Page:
“Marriage, for instance, isn’t just about the relationship of two people. Other people have to recognize the couple as a couple. What it means to be married is that other people treat you like you’re married,” Professor Chwe says, noting that two people who never see each other may still be regarded by others as married. (Conversely, two people who consider themselves a couple may be denied recognition by others.)
The need for common knowledge means a wedding is more than the exchange of vows by two individuals. “When you go to a wedding, it’s not just about you seeing the two people getting married. It’s also very important that you know that other people know,” Professor Chwe says. That’s why the vows themselves matter less than the ceremony.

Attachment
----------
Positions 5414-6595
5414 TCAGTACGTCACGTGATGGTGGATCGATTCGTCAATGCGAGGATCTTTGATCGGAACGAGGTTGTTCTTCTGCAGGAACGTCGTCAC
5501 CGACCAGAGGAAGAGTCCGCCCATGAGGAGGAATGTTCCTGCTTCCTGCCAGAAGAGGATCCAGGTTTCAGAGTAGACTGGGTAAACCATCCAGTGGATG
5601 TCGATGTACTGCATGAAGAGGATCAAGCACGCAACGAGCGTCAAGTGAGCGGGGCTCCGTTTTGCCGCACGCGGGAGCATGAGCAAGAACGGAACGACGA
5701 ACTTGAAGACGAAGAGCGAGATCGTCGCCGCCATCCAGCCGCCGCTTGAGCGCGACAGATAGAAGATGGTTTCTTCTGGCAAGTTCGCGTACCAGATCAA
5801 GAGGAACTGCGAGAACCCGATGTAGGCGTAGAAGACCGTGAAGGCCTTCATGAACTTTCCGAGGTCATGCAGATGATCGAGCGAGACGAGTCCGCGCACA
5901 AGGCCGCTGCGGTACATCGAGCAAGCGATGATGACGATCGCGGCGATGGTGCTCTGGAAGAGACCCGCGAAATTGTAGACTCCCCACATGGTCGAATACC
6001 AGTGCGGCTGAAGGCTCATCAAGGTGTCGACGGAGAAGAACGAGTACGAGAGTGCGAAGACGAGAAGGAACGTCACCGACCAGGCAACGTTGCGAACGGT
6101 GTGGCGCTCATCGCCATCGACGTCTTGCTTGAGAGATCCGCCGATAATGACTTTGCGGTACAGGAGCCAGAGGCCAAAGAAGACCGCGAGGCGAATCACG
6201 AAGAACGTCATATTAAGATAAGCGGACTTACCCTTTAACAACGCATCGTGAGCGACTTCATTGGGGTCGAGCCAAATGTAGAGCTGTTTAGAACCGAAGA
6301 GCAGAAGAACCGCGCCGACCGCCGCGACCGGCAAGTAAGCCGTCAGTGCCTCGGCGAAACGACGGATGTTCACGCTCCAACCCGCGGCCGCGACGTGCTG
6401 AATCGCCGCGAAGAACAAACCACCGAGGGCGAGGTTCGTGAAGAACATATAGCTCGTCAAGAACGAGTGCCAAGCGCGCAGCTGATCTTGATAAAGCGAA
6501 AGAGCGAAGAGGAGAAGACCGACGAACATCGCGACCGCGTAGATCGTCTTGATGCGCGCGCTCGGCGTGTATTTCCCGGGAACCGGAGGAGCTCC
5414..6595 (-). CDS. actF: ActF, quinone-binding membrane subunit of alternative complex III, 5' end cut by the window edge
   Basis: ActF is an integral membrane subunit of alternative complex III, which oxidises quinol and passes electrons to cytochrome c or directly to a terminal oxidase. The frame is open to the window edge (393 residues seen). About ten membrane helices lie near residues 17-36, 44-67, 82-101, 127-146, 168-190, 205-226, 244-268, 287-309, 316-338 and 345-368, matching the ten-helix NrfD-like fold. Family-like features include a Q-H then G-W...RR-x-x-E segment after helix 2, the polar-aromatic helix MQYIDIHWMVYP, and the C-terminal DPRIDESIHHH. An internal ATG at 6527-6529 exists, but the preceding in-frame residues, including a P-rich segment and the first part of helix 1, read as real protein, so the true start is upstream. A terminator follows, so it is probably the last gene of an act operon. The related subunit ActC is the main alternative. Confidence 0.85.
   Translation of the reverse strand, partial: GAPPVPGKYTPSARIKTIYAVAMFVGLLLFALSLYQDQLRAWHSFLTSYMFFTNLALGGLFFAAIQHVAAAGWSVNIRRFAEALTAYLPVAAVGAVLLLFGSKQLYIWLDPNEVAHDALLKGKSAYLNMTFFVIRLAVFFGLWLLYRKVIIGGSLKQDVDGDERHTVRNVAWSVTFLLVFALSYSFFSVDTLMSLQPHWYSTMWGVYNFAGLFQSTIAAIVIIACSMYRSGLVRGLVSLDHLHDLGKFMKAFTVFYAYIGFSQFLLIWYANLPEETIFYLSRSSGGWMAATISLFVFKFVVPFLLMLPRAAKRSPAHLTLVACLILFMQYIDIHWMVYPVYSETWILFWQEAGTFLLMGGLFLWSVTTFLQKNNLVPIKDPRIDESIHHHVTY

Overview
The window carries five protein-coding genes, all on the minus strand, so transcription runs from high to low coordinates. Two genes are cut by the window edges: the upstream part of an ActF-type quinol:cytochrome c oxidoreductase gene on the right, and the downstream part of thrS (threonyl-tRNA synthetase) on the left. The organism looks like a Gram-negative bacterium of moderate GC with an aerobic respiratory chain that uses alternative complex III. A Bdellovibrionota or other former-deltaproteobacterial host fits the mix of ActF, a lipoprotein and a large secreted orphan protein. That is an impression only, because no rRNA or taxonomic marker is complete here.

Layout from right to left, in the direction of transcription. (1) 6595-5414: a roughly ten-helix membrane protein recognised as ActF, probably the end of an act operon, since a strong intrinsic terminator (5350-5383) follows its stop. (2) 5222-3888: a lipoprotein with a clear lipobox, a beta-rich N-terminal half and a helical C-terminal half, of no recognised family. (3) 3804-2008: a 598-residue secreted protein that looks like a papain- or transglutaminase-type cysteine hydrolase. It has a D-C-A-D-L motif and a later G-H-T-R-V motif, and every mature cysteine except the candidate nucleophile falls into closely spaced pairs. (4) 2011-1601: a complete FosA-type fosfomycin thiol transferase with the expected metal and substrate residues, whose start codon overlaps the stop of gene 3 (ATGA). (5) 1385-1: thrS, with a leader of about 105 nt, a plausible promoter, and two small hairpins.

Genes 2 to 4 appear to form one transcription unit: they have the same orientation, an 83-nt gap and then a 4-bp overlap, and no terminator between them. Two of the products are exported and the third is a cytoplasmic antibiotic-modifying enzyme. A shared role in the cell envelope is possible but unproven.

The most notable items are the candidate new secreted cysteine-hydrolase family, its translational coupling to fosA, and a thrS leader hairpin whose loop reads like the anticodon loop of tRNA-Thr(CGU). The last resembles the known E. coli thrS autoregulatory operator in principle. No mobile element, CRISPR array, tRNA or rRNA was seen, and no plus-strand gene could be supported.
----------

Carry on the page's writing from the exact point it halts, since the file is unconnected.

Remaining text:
“You might have a New Age reading or you can have a very traditional Catholic wedding. But having everyone being together in a wedding is extremely important, regardless of what is said,” Professor Chwe notes. “You’d never have a wedding by just sending a fax to everybody.”